Urban Meyer will be home for dinner

August, 8, 2012
8/08/12
1:30
PM ET
ESPN the Magazine's Wright Thompson has the story of OSU coach Urban Meyer's commitment to balancing life and family:
Before you join Urban Meyer, who is walking toward the exit of the Ohio State football office, there's a scar you need to see. A few years ago in Gainesville, his middle child, Gigi, planned a celebration to formally accept a college volleyball scholarship to Florida Gulf Coast University. It was football season, so she checked her dad's calendar, scheduling her big day around his job. As the hour approached, she waited at her high school, wanting much, expecting little. Some now-forgotten problem consumed Meyer, and he told his secretary he didn't have time. He wasn't going. His beautiful, athletic, earnest daughter would have to sign her letter of intent without him. Meyer's secretary, a mother of four, insisted: "You're going."

Eighty or so people filed into the school cafeteria. Urban and his wife, Shelley, joined their daughter at the front table, watching as Gigi stood and spoke. She'd been nervous all day, and with a room of eyes on her, she thanked her mother for being there season after season, year after year.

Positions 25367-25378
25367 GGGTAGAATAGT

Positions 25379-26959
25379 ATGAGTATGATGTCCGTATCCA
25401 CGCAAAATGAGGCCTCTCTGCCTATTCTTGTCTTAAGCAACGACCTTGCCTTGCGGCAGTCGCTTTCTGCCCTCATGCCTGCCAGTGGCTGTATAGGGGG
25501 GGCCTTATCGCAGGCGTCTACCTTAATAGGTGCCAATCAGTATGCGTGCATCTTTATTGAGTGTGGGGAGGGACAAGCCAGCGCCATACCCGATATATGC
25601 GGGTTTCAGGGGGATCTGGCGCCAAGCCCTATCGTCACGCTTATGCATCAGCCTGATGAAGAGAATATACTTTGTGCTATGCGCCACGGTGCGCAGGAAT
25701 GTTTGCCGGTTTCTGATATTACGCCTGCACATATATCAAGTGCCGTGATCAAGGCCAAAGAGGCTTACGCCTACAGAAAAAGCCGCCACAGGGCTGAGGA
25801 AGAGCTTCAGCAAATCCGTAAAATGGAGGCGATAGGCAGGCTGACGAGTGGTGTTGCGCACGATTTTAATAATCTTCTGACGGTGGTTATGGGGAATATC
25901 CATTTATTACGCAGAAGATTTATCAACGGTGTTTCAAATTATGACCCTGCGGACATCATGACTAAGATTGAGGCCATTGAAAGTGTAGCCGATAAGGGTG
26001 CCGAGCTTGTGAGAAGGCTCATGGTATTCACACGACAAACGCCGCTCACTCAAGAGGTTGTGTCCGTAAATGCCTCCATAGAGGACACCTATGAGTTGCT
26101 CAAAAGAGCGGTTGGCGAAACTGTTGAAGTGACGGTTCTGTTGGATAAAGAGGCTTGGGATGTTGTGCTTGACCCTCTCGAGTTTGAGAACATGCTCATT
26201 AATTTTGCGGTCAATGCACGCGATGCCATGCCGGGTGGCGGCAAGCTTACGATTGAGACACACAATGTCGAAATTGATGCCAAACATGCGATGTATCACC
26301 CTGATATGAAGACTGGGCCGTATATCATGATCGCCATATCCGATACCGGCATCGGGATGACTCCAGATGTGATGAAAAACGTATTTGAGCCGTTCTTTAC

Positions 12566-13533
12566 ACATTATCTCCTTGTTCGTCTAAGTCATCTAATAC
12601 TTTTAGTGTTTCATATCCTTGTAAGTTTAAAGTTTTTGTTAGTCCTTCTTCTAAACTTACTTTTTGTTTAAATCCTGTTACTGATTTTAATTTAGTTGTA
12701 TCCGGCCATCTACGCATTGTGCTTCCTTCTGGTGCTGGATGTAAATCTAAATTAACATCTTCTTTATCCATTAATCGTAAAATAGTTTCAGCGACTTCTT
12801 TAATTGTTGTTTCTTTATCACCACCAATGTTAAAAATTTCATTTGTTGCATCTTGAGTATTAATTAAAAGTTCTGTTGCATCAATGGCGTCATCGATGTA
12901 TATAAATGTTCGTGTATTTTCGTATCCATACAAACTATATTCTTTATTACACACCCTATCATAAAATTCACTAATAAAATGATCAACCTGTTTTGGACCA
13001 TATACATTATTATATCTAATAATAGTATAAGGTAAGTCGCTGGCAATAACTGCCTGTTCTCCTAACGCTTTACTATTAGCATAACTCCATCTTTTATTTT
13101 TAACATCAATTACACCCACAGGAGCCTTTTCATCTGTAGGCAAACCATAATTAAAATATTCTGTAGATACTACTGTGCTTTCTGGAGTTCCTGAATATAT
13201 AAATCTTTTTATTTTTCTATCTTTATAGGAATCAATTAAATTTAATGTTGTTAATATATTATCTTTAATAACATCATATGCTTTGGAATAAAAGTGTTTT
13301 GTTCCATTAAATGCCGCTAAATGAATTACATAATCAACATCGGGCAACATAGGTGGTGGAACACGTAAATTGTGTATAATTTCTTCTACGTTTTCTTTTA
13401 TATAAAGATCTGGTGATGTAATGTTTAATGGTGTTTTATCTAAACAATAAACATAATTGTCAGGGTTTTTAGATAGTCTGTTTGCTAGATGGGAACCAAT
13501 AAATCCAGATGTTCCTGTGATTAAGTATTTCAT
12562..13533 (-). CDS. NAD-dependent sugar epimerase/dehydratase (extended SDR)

Then she turned to her father.

He'd missed almost everything. You weren't there, she told him.

Shelley Meyer winced. Her heart broke for Urban, who sat with a thin smile, crushed. Moments later, Gigi high-fived her dad without making eye contact, then hugged her coach. Urban dragged himself back to the car. Then -- and this arrives at the guts of his conflict -- Urban Meyer went back to work, pulled by some biological imperative. His daughter's words ran through his mind, troubling him, and yet he returned to the shifting pixels on his television, studying for a game he'd either win or lose. The conflict slipped away. Nothing mattered but winning. Both of these people are in him -- are him: the guilty father who feels regret, the obsessed coach who ignores it. He doesn't like either one. He doesn't like himself, which is why he wants to change.

Read the rest of Thompson's story here.

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